Several initial training modules for police address the issue of hate crimes and relations with victims. The training also covers the skills of police officers on receiving a victim's complaint, such as active listening and building confidence. Police commissioners receive in-depth training in dealing with victims, including psychological aspects and contacts, the role of victim support associations (e.g., France Victimes), and new tools for filing a complaint electronically. In addition, as part of the criminal law curriculum, the issue of addressing racism and discrimination is addressed through the study of the many offences relating to "attacks on the person" as an aggravating circumstance. Since 2017, an initial training module for police officers has also focused on the role of CSOs in addressing hate crime. DILCRAH and CSOs such as LICRA and FLAG! are involved in the training module.

As part of the criminal law curriculum, the issue of combating racism and discrimination is addressed through a study of the many offences relating to "attacks on the person" as an aggravating circumstance. Hate crimes are also covered in regular police training sessions on ethics, receiving the public, identity checks on the public highway and management.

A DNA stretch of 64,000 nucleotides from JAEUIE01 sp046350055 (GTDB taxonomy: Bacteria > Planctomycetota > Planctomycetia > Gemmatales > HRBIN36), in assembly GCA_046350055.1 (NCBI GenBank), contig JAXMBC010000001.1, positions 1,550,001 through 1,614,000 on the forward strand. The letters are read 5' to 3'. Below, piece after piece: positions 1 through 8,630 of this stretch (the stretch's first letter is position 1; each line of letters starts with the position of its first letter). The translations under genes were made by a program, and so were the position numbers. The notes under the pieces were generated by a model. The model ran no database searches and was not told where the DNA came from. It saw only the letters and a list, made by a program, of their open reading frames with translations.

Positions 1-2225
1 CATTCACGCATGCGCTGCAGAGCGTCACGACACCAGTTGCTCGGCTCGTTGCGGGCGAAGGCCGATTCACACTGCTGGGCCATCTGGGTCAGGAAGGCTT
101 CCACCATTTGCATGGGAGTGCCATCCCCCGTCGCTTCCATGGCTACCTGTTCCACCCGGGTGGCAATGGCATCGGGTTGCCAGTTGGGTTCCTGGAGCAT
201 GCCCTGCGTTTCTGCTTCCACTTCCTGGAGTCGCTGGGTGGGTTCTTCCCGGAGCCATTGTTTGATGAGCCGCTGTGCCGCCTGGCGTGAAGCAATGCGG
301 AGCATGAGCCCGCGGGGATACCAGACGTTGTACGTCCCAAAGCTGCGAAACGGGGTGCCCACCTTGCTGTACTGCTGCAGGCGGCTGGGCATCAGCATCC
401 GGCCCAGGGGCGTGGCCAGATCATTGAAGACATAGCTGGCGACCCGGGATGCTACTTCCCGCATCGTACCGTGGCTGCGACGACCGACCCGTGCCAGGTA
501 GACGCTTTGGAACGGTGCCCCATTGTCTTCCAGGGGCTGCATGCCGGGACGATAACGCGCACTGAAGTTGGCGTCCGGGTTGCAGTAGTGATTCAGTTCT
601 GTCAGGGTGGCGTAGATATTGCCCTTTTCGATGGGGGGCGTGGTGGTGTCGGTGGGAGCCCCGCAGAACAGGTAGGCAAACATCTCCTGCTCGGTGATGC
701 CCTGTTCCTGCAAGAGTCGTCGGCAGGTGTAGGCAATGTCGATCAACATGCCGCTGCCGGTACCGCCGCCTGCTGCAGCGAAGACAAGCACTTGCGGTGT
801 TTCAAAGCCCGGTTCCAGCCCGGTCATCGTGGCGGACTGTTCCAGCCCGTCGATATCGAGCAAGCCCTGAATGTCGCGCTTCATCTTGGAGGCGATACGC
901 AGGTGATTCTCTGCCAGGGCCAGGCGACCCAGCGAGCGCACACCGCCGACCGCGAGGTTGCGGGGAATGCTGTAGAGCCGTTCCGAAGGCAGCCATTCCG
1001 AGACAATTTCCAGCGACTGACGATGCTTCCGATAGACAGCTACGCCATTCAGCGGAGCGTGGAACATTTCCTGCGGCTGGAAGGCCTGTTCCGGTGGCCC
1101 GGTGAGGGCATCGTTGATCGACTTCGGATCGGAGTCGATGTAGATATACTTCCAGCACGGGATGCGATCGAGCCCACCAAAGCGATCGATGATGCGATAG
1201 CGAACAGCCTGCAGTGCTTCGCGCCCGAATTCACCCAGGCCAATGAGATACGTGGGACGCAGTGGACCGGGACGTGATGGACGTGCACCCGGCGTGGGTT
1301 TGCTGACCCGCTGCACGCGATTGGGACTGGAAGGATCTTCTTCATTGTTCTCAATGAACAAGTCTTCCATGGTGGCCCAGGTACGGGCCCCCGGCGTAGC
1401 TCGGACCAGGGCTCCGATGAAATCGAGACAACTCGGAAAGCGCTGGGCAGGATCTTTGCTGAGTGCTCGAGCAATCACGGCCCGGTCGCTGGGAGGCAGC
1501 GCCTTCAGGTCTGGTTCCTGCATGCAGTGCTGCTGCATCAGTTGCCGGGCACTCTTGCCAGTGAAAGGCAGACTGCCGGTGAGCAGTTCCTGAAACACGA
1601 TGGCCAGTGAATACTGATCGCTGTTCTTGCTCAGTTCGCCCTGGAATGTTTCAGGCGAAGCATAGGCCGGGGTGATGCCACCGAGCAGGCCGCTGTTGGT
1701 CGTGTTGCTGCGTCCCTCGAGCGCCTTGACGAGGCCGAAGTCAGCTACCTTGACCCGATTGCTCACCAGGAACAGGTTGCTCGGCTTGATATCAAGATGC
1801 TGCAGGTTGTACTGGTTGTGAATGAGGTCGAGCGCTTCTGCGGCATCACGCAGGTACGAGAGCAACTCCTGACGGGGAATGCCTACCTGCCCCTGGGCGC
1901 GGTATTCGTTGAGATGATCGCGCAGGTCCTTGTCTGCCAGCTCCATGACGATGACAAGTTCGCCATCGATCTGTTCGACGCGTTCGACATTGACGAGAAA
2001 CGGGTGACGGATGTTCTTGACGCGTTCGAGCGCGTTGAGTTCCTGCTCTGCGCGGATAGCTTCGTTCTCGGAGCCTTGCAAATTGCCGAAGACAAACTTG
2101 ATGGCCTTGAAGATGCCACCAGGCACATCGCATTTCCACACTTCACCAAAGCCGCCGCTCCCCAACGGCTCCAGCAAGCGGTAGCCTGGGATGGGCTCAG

In most police stations (638 out of 663 as of 2021), a "reception" officer is appointed and also acts as a "racism, anti-Semitism and discrimination" officer, while departmental "victim support" correspondents are appointed as "LGBTQI+" officers. In addition, 680 networks of equality/diversity officers are responsible for implementing policies related to diversity and "professional equality between women and men" within the national police directorates and active services, in particular by carrying out dedicated communication and training initiatives. The implementation and results of these policies are regularly monitored by independent external auditors as part of the certification process by the French Standards Agency (AFNOR).

Since 2019, a practical guide on combating discrimination and harassment has also been distributed internally. The guide is produced by DILCRAH together with the Ministry of Justice and the Human Rights Defender, and supplemented by a guide on offences relating to discrimination and harassment.

Initial training for the national gendarmerie addresses the issue of hate crime in relation to professional ethics, in partnership with CSOs. Hate crimes are addressed as part of the gendarme's in-service training during sessions on the law applicable to acts of violence.

In addition, guidelines have been issued specifically on personalized assessment and the rights of and support to victims of hate crime, particularly vulnerable victims (NE no. 17672 GEND/DOE/SDPJ/BPJ of 2016). There are also guidelines on dealing with victims of hate crime based on sexual orientation and gender identity (NE no. 17500 of 17 May 2021).